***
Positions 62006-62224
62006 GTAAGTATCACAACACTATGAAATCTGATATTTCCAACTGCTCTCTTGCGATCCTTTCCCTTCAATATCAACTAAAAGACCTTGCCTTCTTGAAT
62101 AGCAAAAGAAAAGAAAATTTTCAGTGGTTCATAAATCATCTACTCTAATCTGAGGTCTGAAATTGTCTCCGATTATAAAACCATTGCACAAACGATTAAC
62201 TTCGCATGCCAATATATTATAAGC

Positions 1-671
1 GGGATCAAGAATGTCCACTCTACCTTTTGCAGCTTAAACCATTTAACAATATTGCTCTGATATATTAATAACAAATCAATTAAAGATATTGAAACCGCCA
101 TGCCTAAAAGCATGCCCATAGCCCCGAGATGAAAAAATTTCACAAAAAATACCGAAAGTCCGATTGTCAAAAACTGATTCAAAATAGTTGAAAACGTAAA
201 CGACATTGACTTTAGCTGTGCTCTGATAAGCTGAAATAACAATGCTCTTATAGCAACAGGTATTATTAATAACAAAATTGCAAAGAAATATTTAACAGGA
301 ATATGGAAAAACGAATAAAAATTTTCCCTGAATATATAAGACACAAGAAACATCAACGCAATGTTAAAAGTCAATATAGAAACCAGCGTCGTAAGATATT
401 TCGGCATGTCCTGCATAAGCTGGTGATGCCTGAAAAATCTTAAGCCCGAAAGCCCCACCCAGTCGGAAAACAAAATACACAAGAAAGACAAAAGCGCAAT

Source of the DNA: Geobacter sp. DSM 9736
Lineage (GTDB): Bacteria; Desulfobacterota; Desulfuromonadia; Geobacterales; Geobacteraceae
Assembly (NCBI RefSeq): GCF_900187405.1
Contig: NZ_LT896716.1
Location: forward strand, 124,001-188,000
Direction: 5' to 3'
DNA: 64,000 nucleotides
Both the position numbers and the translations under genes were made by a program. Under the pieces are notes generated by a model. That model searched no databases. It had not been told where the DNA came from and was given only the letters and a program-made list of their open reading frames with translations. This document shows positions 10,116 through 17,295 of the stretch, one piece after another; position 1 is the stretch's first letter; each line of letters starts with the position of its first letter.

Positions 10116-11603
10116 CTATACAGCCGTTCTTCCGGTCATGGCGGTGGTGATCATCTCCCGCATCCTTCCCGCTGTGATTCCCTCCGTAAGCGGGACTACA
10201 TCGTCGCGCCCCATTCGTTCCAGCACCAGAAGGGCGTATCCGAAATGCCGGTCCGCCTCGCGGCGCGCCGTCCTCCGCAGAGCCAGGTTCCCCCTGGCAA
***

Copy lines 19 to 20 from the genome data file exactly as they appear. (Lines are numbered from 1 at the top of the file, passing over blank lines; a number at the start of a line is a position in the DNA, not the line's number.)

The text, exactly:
Positions 10116-11603
10116 CTATACAGCCGTTCTTCCGGTCATGGCGGTGGTGATCATCTCCCGCATCCTTCCCGCTGTGATTCCCTCCGTAAGCGGGACTACA